As we reported last week, the market’s take on the most recent Fed meeting was decidedly dovish, particularly regarding the Dot Plot. In the ensuing week, several Fed committee members made far more hawkish statements in their public comments, and also criticized the Dot Plot. Philadelphia Fed President Patrick Harker said that in his view the committee should “get on with” hiking rates as soon as the April meeting. Chicago, San Francisco and Atlanta Fed presidents all noted that they support at least two more rate hikes this year, with one coming relatively soon. However, none of them are voting members this year. St. Louis Fed President James Bullard specifically criticized the Dot Plot, and said he has considered abstaining from it altogether. The issue is that the dots represent an educated guess at a moment in time and with only the data available at that time. They are not dynamic, while the data supporting the outlooks are exactly that. It must be pointed out that since the Dot Plot’s inception in 2012 the dots have been consistently overoptimistic with regard to the policy path. An internal subcommittee is currently assessing this method of communication to investors and how it can be improved. One proposal, from the January meeting minutes, was a fan chart to illustrate the uncertainty surrounding the Dot Plot predictions. It has been suggested by former Fed members and academics that instead of the dots (or in conjunction with them) the Fed use the press conference to describe how policy reactions would change under different scenarios as incoming data provides more information about the current state of the economy. That is to say, when it comes to policy action, what really matters is the fundamental data. As we noted in our comment on the Fed last week, we continue to monitor economic information as it becomes available in order to form our opinions about the expected policy path and its implications for portfolio positioning.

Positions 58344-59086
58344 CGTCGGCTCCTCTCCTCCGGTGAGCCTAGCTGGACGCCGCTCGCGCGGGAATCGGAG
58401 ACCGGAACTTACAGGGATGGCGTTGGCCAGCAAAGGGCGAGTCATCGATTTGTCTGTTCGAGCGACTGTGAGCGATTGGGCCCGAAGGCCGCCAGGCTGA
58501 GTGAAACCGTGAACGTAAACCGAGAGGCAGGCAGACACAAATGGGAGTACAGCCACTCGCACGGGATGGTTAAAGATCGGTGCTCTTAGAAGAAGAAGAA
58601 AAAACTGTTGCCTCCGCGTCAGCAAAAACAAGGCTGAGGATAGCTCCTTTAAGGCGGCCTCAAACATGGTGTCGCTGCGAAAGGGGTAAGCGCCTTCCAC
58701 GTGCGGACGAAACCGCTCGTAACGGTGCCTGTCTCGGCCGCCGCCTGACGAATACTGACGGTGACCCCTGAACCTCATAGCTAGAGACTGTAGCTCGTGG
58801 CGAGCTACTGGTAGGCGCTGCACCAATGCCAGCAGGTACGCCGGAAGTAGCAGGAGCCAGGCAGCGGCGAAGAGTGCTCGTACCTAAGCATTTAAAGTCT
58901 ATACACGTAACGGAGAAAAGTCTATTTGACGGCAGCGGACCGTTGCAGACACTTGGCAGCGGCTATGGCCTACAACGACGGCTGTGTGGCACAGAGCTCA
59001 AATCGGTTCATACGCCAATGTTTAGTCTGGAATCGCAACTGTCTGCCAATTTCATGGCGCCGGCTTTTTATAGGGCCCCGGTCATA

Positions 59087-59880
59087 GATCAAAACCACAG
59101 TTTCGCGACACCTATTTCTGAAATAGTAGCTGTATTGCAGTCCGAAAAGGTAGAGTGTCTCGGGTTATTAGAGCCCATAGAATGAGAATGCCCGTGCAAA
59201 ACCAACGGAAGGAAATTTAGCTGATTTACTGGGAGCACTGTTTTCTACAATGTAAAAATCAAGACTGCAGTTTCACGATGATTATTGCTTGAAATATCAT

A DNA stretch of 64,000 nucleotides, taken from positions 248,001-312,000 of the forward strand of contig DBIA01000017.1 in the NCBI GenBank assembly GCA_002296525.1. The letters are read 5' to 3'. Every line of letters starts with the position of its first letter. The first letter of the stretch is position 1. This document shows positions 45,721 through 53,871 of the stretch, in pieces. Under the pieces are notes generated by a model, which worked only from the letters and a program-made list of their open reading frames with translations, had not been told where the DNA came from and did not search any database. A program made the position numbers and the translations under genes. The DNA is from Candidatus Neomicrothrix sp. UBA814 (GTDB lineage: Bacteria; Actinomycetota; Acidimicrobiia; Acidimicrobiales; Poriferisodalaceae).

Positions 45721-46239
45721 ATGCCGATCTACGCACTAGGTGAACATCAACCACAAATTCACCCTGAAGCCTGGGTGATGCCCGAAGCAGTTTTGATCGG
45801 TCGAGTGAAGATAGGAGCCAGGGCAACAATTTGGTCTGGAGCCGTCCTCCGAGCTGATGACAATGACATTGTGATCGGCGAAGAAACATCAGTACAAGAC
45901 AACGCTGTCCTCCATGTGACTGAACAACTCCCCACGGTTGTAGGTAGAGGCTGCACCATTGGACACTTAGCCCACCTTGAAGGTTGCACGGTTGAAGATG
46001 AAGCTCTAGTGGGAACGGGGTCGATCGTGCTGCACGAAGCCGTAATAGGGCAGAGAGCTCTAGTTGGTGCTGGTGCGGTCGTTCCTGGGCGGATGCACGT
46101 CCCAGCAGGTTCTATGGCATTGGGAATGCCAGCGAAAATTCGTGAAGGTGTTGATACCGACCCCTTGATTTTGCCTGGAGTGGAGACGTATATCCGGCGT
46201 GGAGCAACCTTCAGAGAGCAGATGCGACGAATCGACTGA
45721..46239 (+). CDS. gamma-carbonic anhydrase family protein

Sources: Bloomberg; Barron’s